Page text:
Work less, think more…

Yet another quiet week in the world of education, unless of course you’re a middle-aged university lecturer hoping for early retirement, in which case, things are looking up.

I was about to give up on a post for this weekend when I came across this item:

Cut working week to 21 hours, urges think tank

Suddenly I was back in the early 1970s when Tomorrow’s World was confidently predicting that by the turn of the century we’d all be enjoying extensive leisure time. And here we are again – cut the working week to 21 hours and become better parents, children, citizens, carers and neighbours.

Now I fully agree of course – marvellous, can’t wait (though a bit galling for all those university lecturers who’ve just been given early retirement after a lifetime’s stress and anxiety). But as the foundation’s policy director admits: ‘A cultural shift will throw up real challenges’, and let’s face it that’s an understatement.

The trouble is that although we want massive cultural change in many things, including education, no-one knows how to even start the ball rolling, let alone achieve it.

Back in October’s inaugural post Going for Gold I made some suggestions as to the sorts of big issues we should be considering if we are really going to change anything. If we’re all going to work less and educate better, we are going to have think a lot more about how to actually get there.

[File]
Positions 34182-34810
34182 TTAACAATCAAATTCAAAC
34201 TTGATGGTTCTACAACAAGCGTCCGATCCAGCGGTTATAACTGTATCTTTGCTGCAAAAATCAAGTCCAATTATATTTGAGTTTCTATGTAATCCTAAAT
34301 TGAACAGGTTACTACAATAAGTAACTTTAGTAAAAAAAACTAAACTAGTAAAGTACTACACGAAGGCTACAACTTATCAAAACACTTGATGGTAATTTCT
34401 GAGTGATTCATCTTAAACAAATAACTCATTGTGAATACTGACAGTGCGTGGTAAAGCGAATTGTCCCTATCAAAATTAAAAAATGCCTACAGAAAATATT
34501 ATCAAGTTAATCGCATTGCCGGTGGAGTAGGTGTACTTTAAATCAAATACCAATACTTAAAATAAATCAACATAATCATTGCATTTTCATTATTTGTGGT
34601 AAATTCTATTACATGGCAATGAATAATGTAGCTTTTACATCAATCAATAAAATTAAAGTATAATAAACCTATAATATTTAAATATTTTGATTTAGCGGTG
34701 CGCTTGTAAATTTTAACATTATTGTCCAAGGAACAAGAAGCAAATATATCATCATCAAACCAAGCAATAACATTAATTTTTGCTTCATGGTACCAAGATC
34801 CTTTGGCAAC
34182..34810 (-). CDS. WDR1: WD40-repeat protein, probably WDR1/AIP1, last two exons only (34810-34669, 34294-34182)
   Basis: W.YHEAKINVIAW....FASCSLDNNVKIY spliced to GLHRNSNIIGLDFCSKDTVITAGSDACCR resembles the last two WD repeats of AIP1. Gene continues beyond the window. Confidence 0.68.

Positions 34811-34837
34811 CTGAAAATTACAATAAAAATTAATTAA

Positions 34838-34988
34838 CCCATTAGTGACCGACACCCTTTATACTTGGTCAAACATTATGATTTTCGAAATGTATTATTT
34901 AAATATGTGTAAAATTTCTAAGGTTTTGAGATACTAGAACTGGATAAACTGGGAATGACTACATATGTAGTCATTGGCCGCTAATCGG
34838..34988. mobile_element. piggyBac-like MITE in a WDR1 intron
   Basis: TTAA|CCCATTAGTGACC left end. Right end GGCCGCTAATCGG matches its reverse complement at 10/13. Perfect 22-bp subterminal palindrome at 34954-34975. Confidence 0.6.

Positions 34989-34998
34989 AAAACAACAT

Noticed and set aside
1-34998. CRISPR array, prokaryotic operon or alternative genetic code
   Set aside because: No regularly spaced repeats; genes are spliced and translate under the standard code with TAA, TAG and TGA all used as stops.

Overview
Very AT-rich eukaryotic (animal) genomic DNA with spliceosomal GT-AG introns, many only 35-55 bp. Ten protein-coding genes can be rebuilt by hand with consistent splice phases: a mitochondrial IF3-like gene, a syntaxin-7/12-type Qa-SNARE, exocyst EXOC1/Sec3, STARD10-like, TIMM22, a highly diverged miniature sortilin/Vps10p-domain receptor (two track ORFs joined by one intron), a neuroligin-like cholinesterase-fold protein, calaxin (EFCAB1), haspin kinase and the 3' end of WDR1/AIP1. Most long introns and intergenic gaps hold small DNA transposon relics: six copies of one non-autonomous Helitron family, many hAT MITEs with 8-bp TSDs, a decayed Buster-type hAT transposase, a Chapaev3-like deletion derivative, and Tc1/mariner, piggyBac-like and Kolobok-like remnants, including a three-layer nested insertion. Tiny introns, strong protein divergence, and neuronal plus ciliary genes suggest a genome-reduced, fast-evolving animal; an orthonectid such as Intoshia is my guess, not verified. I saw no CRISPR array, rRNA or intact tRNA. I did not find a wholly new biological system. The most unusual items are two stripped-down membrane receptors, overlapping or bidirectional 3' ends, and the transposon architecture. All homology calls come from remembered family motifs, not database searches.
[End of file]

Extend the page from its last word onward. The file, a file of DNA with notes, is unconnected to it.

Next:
2 comments on “Work less, think more…

  1. An interesting post. Reminds me of a TED talk I watched recently. It suggests although we’ve already solved the engineering challenges of some major cultural/societal issues, we never quite make it in a lot of fields to the end game, essentially due to a failure of marketing. I think in this scenario, we’re still trapped by an outmoded, outdated mindset that views hard work as a substitute for hard thought. Thought is infinitely more valuable in the long term than hard labour and is the only way we will successfully transition to this “utopia” that is being talked about, but all this needs to be marketed correctly. It’s the same with issues like binge drinking – the real change is to move people’s perceptions to a place where binge drinking is not acceptable behaviour. Similarly we need to change social perception that overworked overstressed lifestyles are acceptable.

  2. I just remembered a perfect example of this “social nudge” that is discoursed about in the talk. In Germany parents get a years worth of leave for one member after child birth to be split at the discretion of the couple involved and they get paid half the combined income of the couple for the previous year. This is the kind of activity/social policy that needs to be adopted for successful implementation of this idea.

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